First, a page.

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Count and Noncount Nouns: Basic Rules


This handout discusses the differences between count nouns and noncount nouns. Count nouns can be pluralized; noncount nouns cannot.

Contributors: Paul Lynch, Allen Brizee
Last Edited: 2018-02-14 03:07:32

Adjectives with Countable and Uncountable Nouns

The Basic Rules: Count and Noncount Nouns

A count noun is one that can be expressed in plural form, usually with an "s." For example, "cat—cats," "season—seasons," "student—students."

A noncount noun is one that usually cannot be expressed in a plural form. For example, "milk," "water," "air," "money," "food." Usually, you cannot say, "He had many moneys."

Count and Noncount Nouns with Adjectives

Most of the time, this does not matter with adjectives. For example, you can say, "The cat was gray" or "The air was gray." However, the difference between a countable and uncountable noun does matter with certain adjectives, such as "some/any," "much/many," and "little/few."

Some/Any: Some and any countable and uncountable nouns.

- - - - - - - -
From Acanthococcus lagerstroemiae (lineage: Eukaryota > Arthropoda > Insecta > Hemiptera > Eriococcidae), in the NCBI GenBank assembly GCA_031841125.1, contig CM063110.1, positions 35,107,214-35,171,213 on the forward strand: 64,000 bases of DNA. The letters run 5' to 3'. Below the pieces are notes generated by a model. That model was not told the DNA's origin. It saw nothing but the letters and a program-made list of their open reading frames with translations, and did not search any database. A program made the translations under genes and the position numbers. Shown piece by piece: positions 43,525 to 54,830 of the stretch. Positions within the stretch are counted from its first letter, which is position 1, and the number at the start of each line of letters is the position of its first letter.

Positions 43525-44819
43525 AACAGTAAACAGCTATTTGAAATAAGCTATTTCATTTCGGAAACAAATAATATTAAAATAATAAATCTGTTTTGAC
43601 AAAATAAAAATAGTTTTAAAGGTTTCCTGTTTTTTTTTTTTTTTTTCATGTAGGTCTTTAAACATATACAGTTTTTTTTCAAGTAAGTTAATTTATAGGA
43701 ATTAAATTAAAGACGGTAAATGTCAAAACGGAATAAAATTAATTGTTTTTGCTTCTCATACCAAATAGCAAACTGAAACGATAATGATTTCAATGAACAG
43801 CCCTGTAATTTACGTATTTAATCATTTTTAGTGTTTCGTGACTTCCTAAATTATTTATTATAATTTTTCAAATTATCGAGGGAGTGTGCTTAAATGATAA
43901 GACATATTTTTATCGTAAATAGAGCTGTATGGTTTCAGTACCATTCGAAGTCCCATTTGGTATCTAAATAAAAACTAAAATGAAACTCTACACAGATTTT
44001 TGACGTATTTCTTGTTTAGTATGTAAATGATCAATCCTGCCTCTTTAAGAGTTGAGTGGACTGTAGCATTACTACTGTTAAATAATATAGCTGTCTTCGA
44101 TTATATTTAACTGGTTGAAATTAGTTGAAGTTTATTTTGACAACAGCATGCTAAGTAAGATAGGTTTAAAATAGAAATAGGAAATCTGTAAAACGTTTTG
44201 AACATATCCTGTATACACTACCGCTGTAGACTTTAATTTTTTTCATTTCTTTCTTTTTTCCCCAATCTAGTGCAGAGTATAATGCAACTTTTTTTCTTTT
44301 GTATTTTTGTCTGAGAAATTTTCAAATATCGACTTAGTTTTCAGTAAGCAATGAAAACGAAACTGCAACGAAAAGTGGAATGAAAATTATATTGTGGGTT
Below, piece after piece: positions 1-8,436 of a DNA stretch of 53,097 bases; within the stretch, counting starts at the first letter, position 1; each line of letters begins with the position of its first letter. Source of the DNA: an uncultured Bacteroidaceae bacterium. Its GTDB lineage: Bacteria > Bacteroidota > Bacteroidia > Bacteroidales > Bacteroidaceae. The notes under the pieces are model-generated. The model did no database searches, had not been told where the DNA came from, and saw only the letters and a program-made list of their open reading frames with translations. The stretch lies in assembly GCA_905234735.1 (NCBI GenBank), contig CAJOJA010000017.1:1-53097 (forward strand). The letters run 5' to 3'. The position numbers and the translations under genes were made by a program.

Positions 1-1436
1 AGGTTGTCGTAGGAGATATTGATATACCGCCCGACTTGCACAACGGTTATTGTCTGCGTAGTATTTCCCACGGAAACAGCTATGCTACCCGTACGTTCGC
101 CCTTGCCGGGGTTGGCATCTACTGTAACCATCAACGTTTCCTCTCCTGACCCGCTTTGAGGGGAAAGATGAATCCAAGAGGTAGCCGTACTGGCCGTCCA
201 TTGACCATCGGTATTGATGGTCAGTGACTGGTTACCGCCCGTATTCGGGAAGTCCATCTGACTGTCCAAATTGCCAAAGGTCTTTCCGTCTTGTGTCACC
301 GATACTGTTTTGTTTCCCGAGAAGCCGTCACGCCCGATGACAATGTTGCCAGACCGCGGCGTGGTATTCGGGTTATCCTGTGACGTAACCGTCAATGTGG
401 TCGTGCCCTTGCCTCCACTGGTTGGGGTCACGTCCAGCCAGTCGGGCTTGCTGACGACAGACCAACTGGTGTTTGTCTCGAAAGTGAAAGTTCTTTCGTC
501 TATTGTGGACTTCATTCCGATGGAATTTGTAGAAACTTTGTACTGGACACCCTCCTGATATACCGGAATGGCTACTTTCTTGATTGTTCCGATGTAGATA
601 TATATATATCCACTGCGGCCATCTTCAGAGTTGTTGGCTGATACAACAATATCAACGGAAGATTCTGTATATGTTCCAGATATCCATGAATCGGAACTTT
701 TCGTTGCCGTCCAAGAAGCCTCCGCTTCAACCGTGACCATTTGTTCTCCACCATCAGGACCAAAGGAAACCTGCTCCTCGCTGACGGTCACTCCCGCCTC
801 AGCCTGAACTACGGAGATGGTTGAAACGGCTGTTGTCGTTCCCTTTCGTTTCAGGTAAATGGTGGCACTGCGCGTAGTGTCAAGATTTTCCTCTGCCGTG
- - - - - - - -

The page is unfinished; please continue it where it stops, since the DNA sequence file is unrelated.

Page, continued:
Much/Many: Much modifies only uncountable nouns. Many modifies only countable nouns.

Little/Few: Little modifies only uncountable nouns.

Few modifies only countable nouns.

Other basic rules

A lot of/lots of: A lot of/lots of are informal substitutes for much and many. They are used with uncountable nouns when they mean much and with countable nouns when they mean many.

A little bit ofA little bit of is informal and always precedes an uncountable noun.

Enough: Enough modifies both countable and uncountable nouns.

Plenty of: Plenty of modifies both countable and uncountable nouns.

No: No modifies both countable and uncountable nouns.

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